Teen Scientists Do Real Science at American Museum of Natural History

Last week I was thrilled to attend the fourth annual Student Research Colloquium of the NYC Science Research Mentoring Consortium, held at the American Museum of Natural History. Top students from across the city gave presentations and poster sessions based on their original scientific research.


Students were mentored by scientists from AMNH as part of its Science Research Mentoring Program, or SRMP, or one of its 12 partner institutions’ programs, including the Earth Institute of Columbia University—Lamont-Doherty Earth Observatory, the CUNY Remote Sensing Earth Systems (CREST) Institute, and the DNA Learning Center of Cold Spring Harbor Laboratory, among several other distinguished programs.

One hundred high school student scientists tackled such rarefied subjects as the variability and evolution of the CIRBP gene in reptiles, to the deciphering of chaos through gravitational dynamics.

The Sounds of Science


At the presentation of Mariam Abalo-Toga, Langston Kosoff, and Abraham Derival, the three student scientists presented their findings on the sounds black holes make in space. Under the guidance of Imre Bartos, a research scientist from Columbia University, the students did university-level research that involved meeting for two hours, twice a week over the past year, not including the research they did outside of their meeting time.


“I always knew I wanted to do research, but I wasn’t really sure how to go about it,” Bartos told me. “I wish I had been in a program like this when I was in high school.”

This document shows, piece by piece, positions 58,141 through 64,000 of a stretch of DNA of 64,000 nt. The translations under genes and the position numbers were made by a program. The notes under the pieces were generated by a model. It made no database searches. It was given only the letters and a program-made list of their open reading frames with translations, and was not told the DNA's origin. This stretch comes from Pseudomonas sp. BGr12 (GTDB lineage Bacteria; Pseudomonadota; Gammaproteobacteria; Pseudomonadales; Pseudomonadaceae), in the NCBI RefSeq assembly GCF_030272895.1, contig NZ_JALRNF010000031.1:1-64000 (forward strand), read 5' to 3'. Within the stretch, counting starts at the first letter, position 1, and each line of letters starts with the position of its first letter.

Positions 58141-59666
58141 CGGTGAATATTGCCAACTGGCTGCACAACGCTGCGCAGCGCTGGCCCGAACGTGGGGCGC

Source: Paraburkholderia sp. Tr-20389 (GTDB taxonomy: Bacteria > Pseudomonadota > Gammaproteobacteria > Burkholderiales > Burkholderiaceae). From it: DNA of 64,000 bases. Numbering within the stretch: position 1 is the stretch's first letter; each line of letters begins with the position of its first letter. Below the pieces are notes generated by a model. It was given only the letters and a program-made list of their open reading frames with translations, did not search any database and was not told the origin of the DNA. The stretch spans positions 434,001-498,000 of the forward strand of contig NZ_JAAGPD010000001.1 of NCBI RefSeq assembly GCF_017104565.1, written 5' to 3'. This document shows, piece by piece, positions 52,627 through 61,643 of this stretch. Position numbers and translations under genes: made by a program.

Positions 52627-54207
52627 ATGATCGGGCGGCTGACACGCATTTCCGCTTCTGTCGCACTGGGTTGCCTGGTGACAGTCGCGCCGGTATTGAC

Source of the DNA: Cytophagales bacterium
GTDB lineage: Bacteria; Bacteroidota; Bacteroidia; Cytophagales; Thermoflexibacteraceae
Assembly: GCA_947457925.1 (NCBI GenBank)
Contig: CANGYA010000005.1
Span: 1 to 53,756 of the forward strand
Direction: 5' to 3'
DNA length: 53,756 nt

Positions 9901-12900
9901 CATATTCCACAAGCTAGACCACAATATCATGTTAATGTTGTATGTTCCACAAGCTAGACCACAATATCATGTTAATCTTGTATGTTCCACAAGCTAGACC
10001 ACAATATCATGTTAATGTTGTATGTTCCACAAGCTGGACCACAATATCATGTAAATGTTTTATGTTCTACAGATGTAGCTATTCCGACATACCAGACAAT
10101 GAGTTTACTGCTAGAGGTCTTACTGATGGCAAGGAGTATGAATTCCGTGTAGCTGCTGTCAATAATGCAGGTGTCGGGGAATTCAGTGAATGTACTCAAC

Abalo-Toga and Kosoff are public school students who found out about the AMNH program online; Derival is homeschooled.

I also met Rae Wynn-Grant, Ph.D., a Conservation Science Research and Teaching Postdoctoral Fellow at AMNH’s Center for Biodiversity and Conservation.

“I am one of the few African American conservation scientists,” she told me. “I actually go out into the wild and track black bears.”


She provided guidance to Brielle Randall and Omari Romain, who presented on “Humans and conflicts with bears: mapping conflict in the Lake Tahoe basin.”

I heard presentations on the mitochondrial genome of snakes in Madagascar, on invasive starlings—which are now found throughout the entire U.S., on the bacteria that lurk on coins, and on the “Role of rivers in the speciation of the blue-crowned manakin”—a pretty black South American bird that wears a blue cap.


Got a budding scientist at home? To find out more about SRMP, which has young people doing real science under the mentorship of accomplished university scientists, go here.